CHAIR DHILLON:  Thank you.  Another question for Ms. Clements.  I know that your firm has clients all over the country and you conduct salary/equity analyses for those clients.  Have you seen an increase in the amount of work of your clients who are seeking to do an internal salary/equity analysis over the past few years?

MS. CLEMENTS:  I think that there is an interest in pay/equity issues in general.  I cannot attribute any of that to this particular data collection.  And as I mentioned in my testimony, many of our clients felt like this data collection took away from other legitimate interests in pay/equity initiatives.  You know, employers have limited time and resources, and so the filing of this report took away time and resources for other more robust analyses that could have been conducted, and that was what we heard from our clients time and time again.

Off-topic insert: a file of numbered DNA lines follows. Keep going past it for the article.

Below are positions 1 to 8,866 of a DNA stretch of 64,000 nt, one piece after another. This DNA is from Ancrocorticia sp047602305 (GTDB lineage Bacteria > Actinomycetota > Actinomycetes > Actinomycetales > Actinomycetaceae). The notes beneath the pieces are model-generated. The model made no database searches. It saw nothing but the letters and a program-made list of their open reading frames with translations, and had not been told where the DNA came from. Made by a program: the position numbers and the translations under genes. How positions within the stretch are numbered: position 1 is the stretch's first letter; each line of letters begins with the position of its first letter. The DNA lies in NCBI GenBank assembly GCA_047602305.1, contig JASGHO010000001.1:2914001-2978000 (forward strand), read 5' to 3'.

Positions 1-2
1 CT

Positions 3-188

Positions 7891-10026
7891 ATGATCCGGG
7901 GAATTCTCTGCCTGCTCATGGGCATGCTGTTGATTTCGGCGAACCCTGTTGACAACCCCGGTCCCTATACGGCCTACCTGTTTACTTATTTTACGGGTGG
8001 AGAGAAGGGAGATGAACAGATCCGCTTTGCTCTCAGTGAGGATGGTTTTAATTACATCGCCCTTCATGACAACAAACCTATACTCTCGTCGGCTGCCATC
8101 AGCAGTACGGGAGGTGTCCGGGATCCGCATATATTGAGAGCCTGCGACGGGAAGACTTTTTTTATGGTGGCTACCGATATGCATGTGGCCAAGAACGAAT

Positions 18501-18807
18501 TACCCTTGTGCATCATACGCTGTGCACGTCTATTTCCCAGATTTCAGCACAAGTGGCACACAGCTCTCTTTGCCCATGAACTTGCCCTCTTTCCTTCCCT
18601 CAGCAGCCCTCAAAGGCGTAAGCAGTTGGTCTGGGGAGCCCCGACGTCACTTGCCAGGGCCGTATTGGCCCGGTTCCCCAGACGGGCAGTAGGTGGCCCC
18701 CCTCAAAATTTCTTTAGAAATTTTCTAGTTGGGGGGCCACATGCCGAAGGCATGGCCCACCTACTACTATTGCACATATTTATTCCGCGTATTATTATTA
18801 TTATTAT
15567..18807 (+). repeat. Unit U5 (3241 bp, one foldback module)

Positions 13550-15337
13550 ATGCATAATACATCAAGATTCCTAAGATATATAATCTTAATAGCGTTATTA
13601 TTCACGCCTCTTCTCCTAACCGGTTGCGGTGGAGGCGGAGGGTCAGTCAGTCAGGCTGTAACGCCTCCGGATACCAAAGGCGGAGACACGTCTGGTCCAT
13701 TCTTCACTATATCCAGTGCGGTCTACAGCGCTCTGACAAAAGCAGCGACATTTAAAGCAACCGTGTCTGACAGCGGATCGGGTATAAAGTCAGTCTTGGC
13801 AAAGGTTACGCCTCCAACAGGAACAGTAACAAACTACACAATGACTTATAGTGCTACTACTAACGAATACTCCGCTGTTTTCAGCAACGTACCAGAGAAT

CHAIR DHILLON:  Thank you.  Ms. Frye, I'd be interested in your thoughts around the use of the Box 1 W‑2 measurement as the measurement that was used in Component 2, and whether there might be another form of measurement that would be more effective for use in a pay data collection.

MS. FRYE:  Well, I think, as Ms. Stender said earlier, you know, the value of W‑2 data is that it looks at pay in sort of a broader way.  And the concern of using something that is less rigorous and less comprehensive is that you can miss things.  You can miss things like bonuses and other ways that compensation occurs.